## Collective Density Variables

Collective density variables have proved to be useful tools in the study of static and dynamic phenomena occurring in many-body systems. More recently, the collective-coordinate approach has been used to generate crystalline as well as disordered classical ground states for bounded or “soft” interactions using numerical optimization techniques in two and three dimensions. Soft interactions possess great importance in soft-matter systems,such as colloids, microemulsions, and polymers. The existence of disordered ground states is a counterintuitive notion.

Suppose that the particles interact pairwise with an isotropic pair potential so that the total energy is

Suppose furthermore that this pair potential has a Fourier transform

where in the last expression the summation covers the entire set of ** k**s. Then it is straightforward to show that the total potential energy for the

*N*-particle system can be exactly expressed in the following manner in terms of the real collective density variables

The real collective density variables are

The Fourier coefficients of the density field

are related to *C( k)* by

and the structure factor

We examine features associated with collective density variables in two dimensions using numerical exploration techniques to generate particle patterns in the classical ground state. Particle pair interactions are governed by a continuous, bounded potential. We place special emphasis on pair interactions whose transform V(k) possesses the following characteristics:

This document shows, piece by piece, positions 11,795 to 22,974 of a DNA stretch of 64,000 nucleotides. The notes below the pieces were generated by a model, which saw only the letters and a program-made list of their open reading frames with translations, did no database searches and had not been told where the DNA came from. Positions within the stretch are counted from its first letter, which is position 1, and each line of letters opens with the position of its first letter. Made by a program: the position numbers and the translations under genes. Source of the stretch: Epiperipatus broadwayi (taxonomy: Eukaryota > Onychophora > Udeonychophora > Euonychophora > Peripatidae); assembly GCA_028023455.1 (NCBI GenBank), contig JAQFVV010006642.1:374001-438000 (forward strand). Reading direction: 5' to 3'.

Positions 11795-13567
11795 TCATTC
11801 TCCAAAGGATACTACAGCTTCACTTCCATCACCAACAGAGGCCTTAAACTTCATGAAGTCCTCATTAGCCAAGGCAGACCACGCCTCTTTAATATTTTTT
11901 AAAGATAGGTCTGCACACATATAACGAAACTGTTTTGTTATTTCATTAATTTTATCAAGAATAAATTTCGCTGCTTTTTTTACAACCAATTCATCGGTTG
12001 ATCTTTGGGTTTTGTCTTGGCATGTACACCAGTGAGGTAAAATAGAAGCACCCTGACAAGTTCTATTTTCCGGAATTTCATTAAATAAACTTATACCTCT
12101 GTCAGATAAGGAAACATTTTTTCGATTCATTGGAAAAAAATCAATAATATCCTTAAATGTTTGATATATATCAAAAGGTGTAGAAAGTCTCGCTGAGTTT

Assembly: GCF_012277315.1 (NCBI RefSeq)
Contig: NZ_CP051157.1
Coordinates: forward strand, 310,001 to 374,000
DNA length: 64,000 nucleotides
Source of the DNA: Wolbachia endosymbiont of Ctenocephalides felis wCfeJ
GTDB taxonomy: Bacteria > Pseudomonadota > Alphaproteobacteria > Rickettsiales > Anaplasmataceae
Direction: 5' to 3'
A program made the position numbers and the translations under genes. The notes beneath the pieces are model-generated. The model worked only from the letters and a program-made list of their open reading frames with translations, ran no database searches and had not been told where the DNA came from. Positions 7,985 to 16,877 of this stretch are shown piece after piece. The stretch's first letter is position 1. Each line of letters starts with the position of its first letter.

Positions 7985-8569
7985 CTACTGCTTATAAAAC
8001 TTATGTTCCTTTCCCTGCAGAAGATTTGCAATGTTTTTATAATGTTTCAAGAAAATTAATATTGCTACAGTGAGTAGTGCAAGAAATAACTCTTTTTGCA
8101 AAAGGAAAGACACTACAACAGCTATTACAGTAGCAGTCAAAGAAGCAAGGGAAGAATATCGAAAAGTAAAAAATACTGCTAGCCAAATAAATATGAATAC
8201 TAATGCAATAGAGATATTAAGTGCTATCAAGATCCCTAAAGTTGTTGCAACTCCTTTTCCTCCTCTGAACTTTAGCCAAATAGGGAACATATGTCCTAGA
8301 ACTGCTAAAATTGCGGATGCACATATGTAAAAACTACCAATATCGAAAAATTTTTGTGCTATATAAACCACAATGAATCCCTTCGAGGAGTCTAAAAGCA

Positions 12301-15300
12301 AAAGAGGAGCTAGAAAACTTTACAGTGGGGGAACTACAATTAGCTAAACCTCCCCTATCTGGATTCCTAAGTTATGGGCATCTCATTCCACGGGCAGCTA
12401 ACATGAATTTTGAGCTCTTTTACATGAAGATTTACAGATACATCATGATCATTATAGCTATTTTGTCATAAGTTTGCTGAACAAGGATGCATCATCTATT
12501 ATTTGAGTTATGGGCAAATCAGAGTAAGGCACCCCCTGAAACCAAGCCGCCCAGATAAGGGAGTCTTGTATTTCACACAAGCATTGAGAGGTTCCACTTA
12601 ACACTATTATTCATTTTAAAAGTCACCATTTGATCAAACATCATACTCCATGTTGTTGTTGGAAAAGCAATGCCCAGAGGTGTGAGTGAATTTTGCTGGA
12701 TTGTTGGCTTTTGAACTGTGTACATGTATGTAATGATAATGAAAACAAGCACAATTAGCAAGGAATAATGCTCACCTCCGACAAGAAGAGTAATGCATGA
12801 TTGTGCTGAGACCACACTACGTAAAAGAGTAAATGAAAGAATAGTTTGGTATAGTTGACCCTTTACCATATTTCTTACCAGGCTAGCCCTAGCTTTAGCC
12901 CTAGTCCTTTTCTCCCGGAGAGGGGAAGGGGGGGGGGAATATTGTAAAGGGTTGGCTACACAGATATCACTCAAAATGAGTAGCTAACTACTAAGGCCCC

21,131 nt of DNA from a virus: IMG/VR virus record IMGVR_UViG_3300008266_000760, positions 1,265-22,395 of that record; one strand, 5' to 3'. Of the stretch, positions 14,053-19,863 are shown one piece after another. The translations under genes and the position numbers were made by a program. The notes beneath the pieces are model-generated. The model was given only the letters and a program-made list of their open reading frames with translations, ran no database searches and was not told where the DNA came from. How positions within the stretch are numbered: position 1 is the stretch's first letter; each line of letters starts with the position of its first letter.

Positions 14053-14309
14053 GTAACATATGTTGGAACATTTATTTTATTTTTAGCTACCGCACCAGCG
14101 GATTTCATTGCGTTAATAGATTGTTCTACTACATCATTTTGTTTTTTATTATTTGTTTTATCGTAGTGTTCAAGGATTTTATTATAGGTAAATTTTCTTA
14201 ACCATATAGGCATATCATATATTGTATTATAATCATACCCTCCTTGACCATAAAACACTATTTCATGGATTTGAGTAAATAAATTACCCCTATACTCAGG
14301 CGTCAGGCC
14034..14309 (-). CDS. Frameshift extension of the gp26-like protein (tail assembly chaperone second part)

We choose this form for simplicity recognizing at the same time that any other positive V(k) for |k| < K but zero otherwise would lead to the same results. Since the minimum of C(k) is -N/2, the global minimum of the potential energy defined has the value of

if and only if there exist particle configurations that satisfy all constraints that C(k) be minimal. For a system of N particles in d dimensions, there are dN degrees of freedom. We introduce the dimensionless parameter

to conveniently represent the ratio of the number of constrained degrees of freedom relative to the total number of degrees of freedom, where M(K) is the number of independently constrained wave vectors.

Imposing constraints that *C(k)* be minimal for **k** less than *K* has remarkable implications on the ground state structure. Three regions were identified: disordered, wavy crystalline, and crystalline.

Disordered configurations, as shown below left, have no long-ranged order. The associated structure factor, below right, is minimal for the concentric region around the origin while all other wave vectors are free to fluctuate.

The animations below show the trajectories of particles, initially placed randomly inside the box, as the potential energy is minimized along a steepest descent path to a disordered ground state

(χ=0.26, left and χ=0.49, right).

Wavy crystals, below left, have apparent short-range order but lack translational symmetry. Constraints about k=0 implicit impose constrains on other wave vectors. Notice the circular region of minium for S(k), below right, and the emerging areas of minima that are implicitly constrained.

Upon imposing sufficient number of constraints, all the wave vectors except for those associated

with Bragg scattering, are minimized. The resulting configuration and structure factor are unique

to the triangular lattice.

These results have implications for disordered and hyperuniform ground states. The full paper can be found

here.

Collective Coordinate Control of Density Distributions